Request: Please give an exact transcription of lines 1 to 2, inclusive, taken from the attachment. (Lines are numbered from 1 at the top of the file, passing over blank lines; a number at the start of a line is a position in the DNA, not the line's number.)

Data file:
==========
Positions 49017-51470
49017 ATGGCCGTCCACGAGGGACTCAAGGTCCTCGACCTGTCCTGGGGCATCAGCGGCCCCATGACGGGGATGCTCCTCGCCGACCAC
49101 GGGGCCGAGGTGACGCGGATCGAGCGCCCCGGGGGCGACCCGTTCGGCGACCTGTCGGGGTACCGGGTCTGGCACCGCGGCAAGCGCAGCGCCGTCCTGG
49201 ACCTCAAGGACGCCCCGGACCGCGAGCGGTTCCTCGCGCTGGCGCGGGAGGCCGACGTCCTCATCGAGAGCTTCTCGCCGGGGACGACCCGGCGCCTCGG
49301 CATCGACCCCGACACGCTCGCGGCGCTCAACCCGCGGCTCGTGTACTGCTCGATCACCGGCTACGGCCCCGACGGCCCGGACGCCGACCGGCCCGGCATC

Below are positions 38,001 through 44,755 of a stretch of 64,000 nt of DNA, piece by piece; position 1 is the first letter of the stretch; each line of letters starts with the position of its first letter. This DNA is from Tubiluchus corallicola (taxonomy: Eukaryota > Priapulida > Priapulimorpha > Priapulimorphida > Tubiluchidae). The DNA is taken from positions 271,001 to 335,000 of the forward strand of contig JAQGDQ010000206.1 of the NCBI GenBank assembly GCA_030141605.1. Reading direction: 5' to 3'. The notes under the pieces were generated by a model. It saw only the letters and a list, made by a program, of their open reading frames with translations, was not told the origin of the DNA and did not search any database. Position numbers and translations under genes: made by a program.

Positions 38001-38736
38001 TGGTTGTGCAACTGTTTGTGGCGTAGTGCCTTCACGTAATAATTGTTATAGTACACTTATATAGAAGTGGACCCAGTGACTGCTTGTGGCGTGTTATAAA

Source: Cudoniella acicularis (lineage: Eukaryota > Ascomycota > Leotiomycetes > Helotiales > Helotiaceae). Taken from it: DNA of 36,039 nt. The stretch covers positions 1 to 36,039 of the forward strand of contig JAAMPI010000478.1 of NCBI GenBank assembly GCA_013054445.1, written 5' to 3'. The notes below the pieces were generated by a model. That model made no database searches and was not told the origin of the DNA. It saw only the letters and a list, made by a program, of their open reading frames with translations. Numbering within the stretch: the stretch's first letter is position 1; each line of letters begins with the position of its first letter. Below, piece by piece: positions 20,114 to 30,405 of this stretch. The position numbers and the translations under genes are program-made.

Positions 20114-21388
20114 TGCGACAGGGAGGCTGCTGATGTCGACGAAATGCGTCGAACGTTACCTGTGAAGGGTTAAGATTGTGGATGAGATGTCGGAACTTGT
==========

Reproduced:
Positions 49017-51470
49017 ATGGCCGTCCACGAGGGACTCAAGGTCCTCGACCTGTCCTGGGGCATCAGCGGCCCCATGACGGGGATGCTCCTCGCCGACCAC